Judaism and Christianity

By Honig, George | Midstream, Winter 2010 | Go to article overview

Judaism and Christianity


Honig, George, Midstream


Most Jews possess scant knowledge about Jesus, and for many of us, the mere mention of his name is enough to provoke deep feelings of discomfort. But there is still much to be said for our becoming better acquainted with the history of this profoundly enigmatic figure. Of course, gaining greater familiarity with the New Testament accounts of Jesus' life and death can help us better understand the origins of the Christian antisemitic hatred that had such tragic consequences for the Jewish people. But we also should be aware that now quite an extensive body of scholarly analysis, accumulated mainly over the last few decades, from both Jewish and Christian sources, has produced a considerably altered picture of Jesus, one that contrasts strikingly from how he was depicted in the New Testament. And that reconceived understanding of Jesus has considerable relevance for Jews.

My own introduction to Jesus took place under the most unexpected of circumstances. It happened late one evening, soon after the death of my wife that had ended her long and heart-rending battle with cancer. The last of the shiva visitors had departed, and I was home alone when the telephone rang. The call was from a neighbor. I was aware that "Jack" was a Christian, which at that time was rather an oddity in Skokie, Illinois where I lived, where almost everyone, it seemed, was Jewish.

"Are you by yourself?' he asked. I told him that I was. "Would it be all fight for me to come over so we could talk for a while?" That was very kind, I said to him, perhaps naively, and a few minutes later, Jack and I were sitting together in my living room. He quickly got to the point he wanted to discuss:

"At such a time in your life as this," he said, "you ought to think about accepting Jesus." with my mind still in a fog, grieving the terrible loss of my wife of 32 years, I could at first barely comprehend what Jack was saying. Why would I want to do that? I finally said.

His reply left me even more puzzled: "It's to guarantee that you'll go to heaven when you die. If you accept Jesus, if you're baptized, then you'll go to heaven; if not, you won't--it's as simple as that."

I had never heard of any such idea. I did, however, have enough presence of mind to challenge what he had told me: Hitler was a Catholic, I said, and presumably he was baptized, so are you telling me that Hitler went to heaven?

"Yes," he answered without hesitation, "but he would have barely gotten in. And that's the point: Baptism is like fire insurance--it guarantees you'll go to heaven no matter what."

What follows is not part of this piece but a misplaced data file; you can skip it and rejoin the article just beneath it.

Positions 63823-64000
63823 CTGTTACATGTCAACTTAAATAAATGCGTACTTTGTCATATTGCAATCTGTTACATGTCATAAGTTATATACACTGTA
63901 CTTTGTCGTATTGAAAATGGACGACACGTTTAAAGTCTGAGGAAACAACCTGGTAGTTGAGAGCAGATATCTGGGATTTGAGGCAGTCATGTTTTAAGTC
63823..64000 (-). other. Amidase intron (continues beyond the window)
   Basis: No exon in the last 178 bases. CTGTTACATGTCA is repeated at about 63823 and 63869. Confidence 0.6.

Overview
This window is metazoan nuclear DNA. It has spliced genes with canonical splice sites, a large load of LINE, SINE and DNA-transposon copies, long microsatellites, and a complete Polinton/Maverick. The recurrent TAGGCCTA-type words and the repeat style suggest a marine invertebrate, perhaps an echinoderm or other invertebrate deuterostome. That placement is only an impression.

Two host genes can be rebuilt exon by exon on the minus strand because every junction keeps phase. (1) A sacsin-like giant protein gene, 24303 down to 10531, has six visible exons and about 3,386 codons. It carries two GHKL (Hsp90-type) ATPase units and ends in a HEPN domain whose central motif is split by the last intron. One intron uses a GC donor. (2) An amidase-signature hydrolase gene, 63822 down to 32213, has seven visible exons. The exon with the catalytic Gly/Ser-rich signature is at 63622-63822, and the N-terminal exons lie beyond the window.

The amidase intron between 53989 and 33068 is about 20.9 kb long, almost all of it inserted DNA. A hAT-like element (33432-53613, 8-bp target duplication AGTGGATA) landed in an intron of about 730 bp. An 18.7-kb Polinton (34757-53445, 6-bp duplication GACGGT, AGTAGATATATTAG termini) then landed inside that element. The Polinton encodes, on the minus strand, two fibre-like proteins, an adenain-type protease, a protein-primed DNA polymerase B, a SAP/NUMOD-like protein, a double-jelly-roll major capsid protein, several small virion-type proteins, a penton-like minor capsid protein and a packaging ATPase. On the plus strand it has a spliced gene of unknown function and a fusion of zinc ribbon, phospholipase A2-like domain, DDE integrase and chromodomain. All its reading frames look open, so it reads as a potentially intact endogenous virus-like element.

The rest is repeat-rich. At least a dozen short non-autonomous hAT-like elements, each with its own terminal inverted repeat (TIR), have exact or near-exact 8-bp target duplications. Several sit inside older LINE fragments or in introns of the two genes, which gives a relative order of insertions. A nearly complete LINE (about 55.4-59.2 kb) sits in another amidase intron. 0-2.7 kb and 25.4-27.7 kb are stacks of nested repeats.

So, if I were to go to heaven, I replied, I could expect to find Hitler there, but none of the people I most care about--such as my beloved wife who has just died. "It's an easy choice," I said "If that's what heaven is, I don't want to go there."

Jack found my reply to be incomprehensible. I, in turn, came away from our conversation with the impression that my neighbor was a religious crackpot. But later, after a good deal of reading, I arrived at the surprising realization that Jack's beliefs are not only widely held by his co-religionists, but that they are drawn from fundamental principles of Christian theology that go all the way back to the writings of St. Patti, from the mid-first century.

I also came to learn that anyone wishing to find an objective historical account of Jesus' life will be faced with a major obstacle: virtually everything known to have been recorded about Jesus during the century in which he lived comes from religious texts, which are a notoriously unreliable source of historical information. Flavius Josephus, who lived in the 1st century and was undoubtedly the greatest chronicler of that era of Judean history, included only one paragraph about Jesus in his extensive writings, and even that short entry appears to be of dubious accuracy. Its syntax and writing style demonstrate notable differences from those of Josephus' other works, and most scholars who have studied the passage have concluded that Christian scribes must have inserted much or all of it many years later. …

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